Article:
The crime genre, concerned as it is with the righting of wrongs and playing by rules, is less comfortable with blurred boundaries. It’s especially uneasy about stories that feature ordinary people, particularly women, trying to make sense of a disordered world with small stakes, where the most important worry is whether a person takes good care of her children, stands up to a recalcitrant spouse, or contends with how best to ﬁt—or subvert—social mores. The bombast of global catastrophe, the knight-errant detective’s overweening nobility, or the gaping maw of total self-annihilation has no place in these stories. A subtle approach to the human condition with a more domestically oriented view attracts far less notice than books with grand ambitions writ large, but they are no less deserving of appreciation and understanding.
With cultural conversations increasingly focused on women’s issues, from the “war on women” waged during the 2012 American election cycle, hand-wringing over whether women can “have it all,” and books saluting or decrying the end of men, this misplaced generation of female crime writers deserves, more than ever, to take their place at the literary table. Understanding the time and place in which these women created some of the best and most inﬂuential works of crime ﬁction ever written will allow their branch of the genre’s family tree—what we think of as domestic suspense—to be properly recognized.
War is the ultimate chaotic event; World War II in particular. While the men fought their enemies overseas, the women had no choice but to transcend their day-to-day lives as homemakers and caregivers and try something else. They worked in munitions factories, nursed wounded soldiers back to health, and wrote and spoke about what they saw and heard.
Seismic changes were also taking place in genre ﬁction, and help to explain the rise of the domestic suspense story during and after the World War II. Before the war, most working writers made their money producing stories by the word for the pulps or the slicks. The pulps, named for the cheap paper quality, included magazines like Black Mask, Dime Detective, and Argosy. And with very rare exceptions, they almost always published men. The slicks (for higher quality paper) paid writers better, with outlets like Collier’s, The Saturday Evening Post, and The American publishing more mainstream stories for a middlebrow audience. Women fared better in these markets, but the stories published there were less overtly psychological or suspenseful in nature.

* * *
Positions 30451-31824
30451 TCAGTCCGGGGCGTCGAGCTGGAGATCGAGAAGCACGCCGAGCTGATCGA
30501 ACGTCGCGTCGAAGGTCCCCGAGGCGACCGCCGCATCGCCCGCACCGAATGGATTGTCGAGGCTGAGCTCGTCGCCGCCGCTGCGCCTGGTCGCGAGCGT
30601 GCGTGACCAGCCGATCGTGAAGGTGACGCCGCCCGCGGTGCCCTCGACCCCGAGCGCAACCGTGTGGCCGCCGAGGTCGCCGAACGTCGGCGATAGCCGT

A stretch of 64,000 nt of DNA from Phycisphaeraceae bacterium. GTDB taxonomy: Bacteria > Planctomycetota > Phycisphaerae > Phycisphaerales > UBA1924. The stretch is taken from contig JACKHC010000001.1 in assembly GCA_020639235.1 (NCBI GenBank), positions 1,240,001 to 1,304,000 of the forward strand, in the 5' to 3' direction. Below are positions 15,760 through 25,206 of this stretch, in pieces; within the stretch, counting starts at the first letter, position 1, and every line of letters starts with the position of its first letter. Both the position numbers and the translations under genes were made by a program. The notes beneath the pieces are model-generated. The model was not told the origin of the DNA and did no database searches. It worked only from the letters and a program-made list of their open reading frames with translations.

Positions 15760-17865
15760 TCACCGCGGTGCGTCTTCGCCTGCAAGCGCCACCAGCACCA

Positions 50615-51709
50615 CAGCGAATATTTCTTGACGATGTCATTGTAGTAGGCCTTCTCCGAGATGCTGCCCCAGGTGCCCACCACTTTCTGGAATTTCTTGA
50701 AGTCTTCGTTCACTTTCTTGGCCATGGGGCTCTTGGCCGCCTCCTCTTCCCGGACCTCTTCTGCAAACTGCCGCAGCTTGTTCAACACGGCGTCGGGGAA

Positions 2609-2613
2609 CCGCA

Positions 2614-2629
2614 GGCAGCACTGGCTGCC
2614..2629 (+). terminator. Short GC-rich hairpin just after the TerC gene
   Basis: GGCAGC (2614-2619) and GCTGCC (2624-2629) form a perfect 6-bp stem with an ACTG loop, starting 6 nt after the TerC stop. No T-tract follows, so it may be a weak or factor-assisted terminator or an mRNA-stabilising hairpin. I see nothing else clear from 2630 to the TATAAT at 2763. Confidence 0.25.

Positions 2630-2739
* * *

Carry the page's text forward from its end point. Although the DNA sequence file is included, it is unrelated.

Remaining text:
That left a void, ﬁlled when the most popular mystery writing team of the day—cousins Manfred Lee and Frederic Dannay, aka Ellery Queen—launched their eponymous magazine in 1941. In its early years, Ellery Queen’s Mystery Magazine published works designated as detective stories, featuring the greats like Dashiell Hammett, James M. Cain, Raymond Chandler, Margery Allingham, Dorothy L. Sayers, and Agatha Christie during their peak. But they also made room for crime stories, those that didn’t rely on the detective as a plot device, and this is where a number of women found a viable market to explore more domestic-minded subjects. EQMM published tales of wives struggling with poisonous marriages, daughters seeking to escape parental high expectations, elderly women neglected and at the behest of others, and teachers, nurses, and social workers who felt shackled by their work.
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When World War II ended and the men came home, the social order of the day was restored, with men returning to their absent lives and jobs as family providers. Or at least that’s what was supposed to happen. Once disrupted, like Humpty Dumpty’s fragments, it’s impossible to put a social order back together again. The 1950s certainly tried, wanting desperately to stick with the prewar status quo in which men provided and women stayed at home. That decade gloried in conspicuous consumption, emphasizing the value of owning cars, kitchen appliances, and large suburban houses. But a growing number of women found themselves questioning their lives, which centered around their husbands, children, and home. Many found comfort in what they could buy, watch on television, or read in magazines. Others found a welcome outlet in the written word, channeling their frustrations of unattainable domestic perfection into suspense stories read by an audience of other women who under- stood these anxieties all too well.
The mystery magazine business was not immune to disruption, either. The pulps started dying oﬀ, but EQMM ﬂourished, as did new magazines like Manhunt, Alfred Hitchcock’s Mystery Magazine, and The Saint Mystery Magazine. What these women wrote broadened the general short story market, paving the way for writers to start their careers in front of a small but inﬂuential and devoted readership, and were particularly good at widening the range of mystery short stories published—especially those by women. Their work, in short form or in novels, could be tough or tender, reﬂecting contemporary anxiety or ﬁnding a way to subvert it. And they were justly rewarded by their peers.